July 18, 2020

And when you fast, do not look gloomy like the hypocrites, for they disfigure their faces that their fasting may be seen by others. Truly, I say to you, they have received their reward. But when you fast, anoint your head and wash your face, that your fasting may not be seen by others but by your Father who is in secret. And your Father who sees in secret will reward you (Matthew 6:16-18).

Fasting is the abstaining from food and drink out of necessity or as a religious practice. In Scripture, fasting is primarily a religious activity that expresses grief or sorrow.

In a time of deep mourning, the human body is naturally disinclined to eating. A grieving spirit can be so overwhelmed that it interrupts the natural appetites of the body. Fasting, then, can be a natural expression of grief.

In Scripture, when a person was distressed or burdened by a deep sense of personal sin, suffering, some impending calamity, storm, pestilence, plague, or famine, his/her body would refuse food. Fasting, then, became a sign of godly sorrow or intense spiritual or mental pain.

Fasting was also practiced to bring a person to godly reflection - to turn the thoughts away from the things of the world to the things of God. As the person focused more and more upon the Lord, he/she became less and less aware of physical needs.

The hypocrisy of the Rabbis lay in the fact their fasting was for show. Do not look gloomy like the hypocrites, for they disfigure their faces that their fasting may be seen by others. Their purpose in fasting was to gain the applause of the people who praised them for their piety. Their ‘godly sorrow’ was anything but godly. Jesus said it was a sham.

Charles Stanley states, “The biblical practice of fasting is one way to help us focus on God and what matters to Him. It’s an opportunity to set aside other things so we can seek His face and hear His voice. It’s a time of preparation that leads us to fix our attention on God’s purposes and will.” Fasting, therefore, is not intended to prove one’s faith to others. It is intended as a practice of personal faith in drawing near to God in the midst of sorrow and grief over sin or disaster. It is to be practiced before God, and God alone.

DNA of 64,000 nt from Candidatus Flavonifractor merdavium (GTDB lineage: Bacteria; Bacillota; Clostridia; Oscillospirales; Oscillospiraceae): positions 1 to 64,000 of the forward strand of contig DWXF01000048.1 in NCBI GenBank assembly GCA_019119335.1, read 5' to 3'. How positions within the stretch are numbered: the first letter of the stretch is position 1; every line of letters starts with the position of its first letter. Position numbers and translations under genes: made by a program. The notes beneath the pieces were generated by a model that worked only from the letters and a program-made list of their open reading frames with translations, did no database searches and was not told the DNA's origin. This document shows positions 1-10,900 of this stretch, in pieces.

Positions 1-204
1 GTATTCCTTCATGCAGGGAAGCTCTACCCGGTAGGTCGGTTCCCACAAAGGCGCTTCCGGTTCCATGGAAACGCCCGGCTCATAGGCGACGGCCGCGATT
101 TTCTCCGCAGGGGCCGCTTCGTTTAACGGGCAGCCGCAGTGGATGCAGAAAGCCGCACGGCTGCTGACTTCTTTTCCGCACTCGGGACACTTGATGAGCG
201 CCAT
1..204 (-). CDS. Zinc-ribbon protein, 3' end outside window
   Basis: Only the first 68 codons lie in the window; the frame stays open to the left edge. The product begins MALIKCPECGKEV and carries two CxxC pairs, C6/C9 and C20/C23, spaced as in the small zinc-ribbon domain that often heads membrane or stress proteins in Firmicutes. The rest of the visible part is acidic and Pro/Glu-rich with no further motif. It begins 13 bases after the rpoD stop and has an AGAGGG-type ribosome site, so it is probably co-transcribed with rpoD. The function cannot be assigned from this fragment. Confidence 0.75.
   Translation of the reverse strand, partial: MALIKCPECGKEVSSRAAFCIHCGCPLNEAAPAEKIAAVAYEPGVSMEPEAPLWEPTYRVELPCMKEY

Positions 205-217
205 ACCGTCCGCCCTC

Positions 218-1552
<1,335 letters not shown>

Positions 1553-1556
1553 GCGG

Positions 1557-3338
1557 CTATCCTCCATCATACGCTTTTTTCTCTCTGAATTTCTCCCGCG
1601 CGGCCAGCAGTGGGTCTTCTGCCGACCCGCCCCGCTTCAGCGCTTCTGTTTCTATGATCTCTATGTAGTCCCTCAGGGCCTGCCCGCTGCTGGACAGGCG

Jesus began this entire section of the Sermon on the Mount by focusing on the disciple’s attention on the practice personal of faith as opposed to public religion. Beware of practicing your righteousness before other people in order to be seen by them, for then you will have no reward from your Father who is in heaven (6:1). It’s a warning to us that God is more interested in who we are on the inside than what people think we are on the outside. 

“Remind me daily, Lord, how easy it is to fall into the trap of making personal faith a public show in order to impress others. Guard me from such temptation. I pray my faith will always be genuine before You and others. I also ask Your Holy Spirit keep me sensitive to the presence of sin that it will be confessed immediately to You with true sorrow in my heart for having offended You. Amen.”


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